My Son Cham Ruins, Hoi An

My Son Ruins

Fred PlattMankind builds marvelous and imagination-defying cities and structures, then erases them again as the centuries, along with the fickle loyalty of scholars, priests, kings, and common people render them either obsolete or irrelevant. The ruins of My Son in Vietnam, not far from Da Nang and Hoi An, fall into this category.

My Son was once an impressive place, a holy valley of impressive Hindu temples and burial grounds of the royalty of the Champa people. My Son was the Vietnamese equivalent of places like Cambodia's Angkor Wat and Egypt's Valley of the Kings. In its heyday, My Son included over seventy temples, along with a number of monuments with inscriptions in both Sanskrit, the holy language of ancient India, and Cham. In 1999, UNESCO named My Son a World Heritage Site.


History of My Son

Fred PlattThe My Son site dates back to the fourth century AD, when the Champa king, Bhadravarman, erected the first temple there. He named it Bhadresvara, which was a combination of his own name and the Hindu god Ishvara, another name for Shiva. On the temple, the king added a request for subsequent generations to respect the temple and not destroy it. For many centuries, his request seemed to work; for generations after Bhadravarman's death, the My Son site was the hub of spiritual activity for the Champa people. Even when the original temple was destroyed in a fire two hundred years later, a later king made sure to rebuild it. The temple lasted in one form or another until it was obliterated during the Vietnam War.

In the fourteenth century, the Champa were conquered by the Viet people, for whom the modern country is named. The disappearance of the Champa also meant the gradual dissolution of the My Son site, which the jungle slowly started to reclaim. Ignored and largely forgotten, My Son was discovered again at the turn of the twentieth century by a French scholar.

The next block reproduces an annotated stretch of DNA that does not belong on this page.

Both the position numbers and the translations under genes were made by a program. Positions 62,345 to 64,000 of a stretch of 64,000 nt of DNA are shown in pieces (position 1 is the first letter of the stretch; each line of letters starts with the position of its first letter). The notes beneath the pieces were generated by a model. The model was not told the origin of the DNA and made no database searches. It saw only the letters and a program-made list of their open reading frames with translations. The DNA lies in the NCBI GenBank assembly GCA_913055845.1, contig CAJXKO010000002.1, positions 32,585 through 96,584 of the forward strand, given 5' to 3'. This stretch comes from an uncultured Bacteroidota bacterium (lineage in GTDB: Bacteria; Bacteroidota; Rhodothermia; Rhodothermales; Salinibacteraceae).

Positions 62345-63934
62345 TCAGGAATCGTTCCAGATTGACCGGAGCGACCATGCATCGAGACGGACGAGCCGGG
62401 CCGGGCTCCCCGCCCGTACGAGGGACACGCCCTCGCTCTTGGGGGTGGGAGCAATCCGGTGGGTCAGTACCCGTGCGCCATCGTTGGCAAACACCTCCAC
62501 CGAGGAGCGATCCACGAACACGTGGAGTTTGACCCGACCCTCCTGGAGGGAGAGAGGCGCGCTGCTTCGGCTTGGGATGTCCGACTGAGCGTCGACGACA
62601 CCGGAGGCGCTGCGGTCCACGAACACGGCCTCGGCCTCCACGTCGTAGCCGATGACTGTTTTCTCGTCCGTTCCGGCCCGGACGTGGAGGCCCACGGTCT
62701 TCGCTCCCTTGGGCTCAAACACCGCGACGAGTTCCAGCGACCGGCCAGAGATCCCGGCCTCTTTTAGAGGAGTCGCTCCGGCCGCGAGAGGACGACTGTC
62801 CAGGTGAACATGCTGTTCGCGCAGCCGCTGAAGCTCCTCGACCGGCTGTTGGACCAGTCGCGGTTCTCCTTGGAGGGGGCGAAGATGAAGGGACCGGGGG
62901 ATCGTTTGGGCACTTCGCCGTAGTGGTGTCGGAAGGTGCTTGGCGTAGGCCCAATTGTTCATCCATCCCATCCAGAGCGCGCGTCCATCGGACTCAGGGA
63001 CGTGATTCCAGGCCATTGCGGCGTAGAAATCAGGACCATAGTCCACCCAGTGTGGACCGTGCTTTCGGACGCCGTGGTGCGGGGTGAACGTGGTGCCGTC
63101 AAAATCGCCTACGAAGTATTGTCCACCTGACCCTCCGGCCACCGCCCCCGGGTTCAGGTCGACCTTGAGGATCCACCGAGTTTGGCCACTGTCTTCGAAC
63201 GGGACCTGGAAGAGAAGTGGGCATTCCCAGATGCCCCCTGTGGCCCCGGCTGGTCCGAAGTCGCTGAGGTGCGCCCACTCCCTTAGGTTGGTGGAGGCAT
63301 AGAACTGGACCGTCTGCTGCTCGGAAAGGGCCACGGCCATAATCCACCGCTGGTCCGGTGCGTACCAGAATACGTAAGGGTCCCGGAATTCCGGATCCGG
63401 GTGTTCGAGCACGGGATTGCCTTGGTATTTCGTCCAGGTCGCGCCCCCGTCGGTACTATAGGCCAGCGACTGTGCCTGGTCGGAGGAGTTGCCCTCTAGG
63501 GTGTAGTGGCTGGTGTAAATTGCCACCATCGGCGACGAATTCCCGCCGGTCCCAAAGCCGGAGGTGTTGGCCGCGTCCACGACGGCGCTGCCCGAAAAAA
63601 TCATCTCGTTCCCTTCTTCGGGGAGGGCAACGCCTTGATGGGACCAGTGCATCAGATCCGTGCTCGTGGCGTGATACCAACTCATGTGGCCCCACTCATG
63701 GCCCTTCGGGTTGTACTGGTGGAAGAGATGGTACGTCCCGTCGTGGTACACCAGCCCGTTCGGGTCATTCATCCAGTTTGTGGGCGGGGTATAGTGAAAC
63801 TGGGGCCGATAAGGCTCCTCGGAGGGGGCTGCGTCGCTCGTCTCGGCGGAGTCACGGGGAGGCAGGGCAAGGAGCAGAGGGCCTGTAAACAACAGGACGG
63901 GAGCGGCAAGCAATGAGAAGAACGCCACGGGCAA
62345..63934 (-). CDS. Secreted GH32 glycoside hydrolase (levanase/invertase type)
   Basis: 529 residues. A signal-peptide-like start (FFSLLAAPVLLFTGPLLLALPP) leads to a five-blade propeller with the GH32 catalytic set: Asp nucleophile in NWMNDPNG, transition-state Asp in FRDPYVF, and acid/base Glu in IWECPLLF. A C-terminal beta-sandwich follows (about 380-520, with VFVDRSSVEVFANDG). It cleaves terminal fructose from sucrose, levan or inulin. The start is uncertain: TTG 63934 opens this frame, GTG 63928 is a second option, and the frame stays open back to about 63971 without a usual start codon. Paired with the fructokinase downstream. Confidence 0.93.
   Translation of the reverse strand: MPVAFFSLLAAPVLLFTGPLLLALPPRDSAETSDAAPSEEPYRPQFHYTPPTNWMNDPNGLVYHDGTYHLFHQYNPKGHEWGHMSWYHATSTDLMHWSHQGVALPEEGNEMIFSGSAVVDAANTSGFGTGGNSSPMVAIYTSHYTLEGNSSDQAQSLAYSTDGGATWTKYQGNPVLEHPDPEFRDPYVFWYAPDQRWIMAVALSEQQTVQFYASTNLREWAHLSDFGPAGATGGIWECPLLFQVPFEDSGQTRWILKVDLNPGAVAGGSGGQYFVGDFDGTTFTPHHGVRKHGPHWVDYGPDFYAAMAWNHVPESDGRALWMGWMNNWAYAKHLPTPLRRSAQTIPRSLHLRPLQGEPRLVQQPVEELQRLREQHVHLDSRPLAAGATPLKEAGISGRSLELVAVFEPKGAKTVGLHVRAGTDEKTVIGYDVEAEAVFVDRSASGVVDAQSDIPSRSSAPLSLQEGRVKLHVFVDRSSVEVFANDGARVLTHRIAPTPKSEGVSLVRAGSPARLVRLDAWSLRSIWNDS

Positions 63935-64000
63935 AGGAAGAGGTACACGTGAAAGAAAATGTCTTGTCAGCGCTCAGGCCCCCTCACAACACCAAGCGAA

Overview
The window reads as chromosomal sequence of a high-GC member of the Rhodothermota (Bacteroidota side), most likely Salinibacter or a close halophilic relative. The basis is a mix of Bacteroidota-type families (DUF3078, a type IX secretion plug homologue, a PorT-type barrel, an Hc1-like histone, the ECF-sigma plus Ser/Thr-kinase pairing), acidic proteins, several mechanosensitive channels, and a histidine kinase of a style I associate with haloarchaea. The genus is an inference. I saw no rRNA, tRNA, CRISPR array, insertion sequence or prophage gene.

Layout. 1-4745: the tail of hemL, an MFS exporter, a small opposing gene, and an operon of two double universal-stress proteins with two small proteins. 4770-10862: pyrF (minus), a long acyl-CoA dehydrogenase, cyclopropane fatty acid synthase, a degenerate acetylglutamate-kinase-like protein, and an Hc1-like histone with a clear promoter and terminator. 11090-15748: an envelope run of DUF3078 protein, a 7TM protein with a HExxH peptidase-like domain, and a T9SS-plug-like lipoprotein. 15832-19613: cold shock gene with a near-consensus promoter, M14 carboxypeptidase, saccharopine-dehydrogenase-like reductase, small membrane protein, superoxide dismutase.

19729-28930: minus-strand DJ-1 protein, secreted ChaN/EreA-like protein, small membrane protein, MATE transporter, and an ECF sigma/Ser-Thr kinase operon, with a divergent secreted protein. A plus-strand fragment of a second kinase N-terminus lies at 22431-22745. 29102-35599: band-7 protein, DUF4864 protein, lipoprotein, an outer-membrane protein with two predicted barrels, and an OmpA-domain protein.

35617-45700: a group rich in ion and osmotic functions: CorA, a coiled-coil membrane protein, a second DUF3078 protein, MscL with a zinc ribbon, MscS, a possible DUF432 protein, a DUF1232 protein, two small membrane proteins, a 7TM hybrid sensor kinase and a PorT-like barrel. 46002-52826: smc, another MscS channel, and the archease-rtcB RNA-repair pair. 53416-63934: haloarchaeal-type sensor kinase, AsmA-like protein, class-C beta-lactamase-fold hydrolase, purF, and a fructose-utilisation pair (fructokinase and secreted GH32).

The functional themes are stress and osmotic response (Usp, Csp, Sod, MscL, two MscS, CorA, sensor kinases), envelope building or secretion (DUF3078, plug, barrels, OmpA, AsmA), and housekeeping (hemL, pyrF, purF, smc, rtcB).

In the 1930s, the French began to restore the My Son temples. The French scholars and archeologists were able to identify a total of seventy-one temples, with various groupings of temples belonging to different eras of development of the Cham kingdom.

My Son Today

Fred PlattUnfortunately for both visitors and world history, much of what remained of My Son in the twentieth century was bombed out of existence by American B-52 bombers during the American Vietnam War. The temples that had been so lovingly restored by French archeologists and local people were quickly devastated by the American bombs. In fact, local people are still wary of the area surrounding the My Son ruins because of the still unexploded bombs and land mines.

Nevertheless, My Son is still one of Vietnam's most important historic sites. Visitors with any interest in Southeast Asia's history will enjoy the bus trip from Da Nang or Hoi An to the ruins. Most tours of the My Son ruins range in price from £30 to £47, depending upon the size of the group and the city of origin.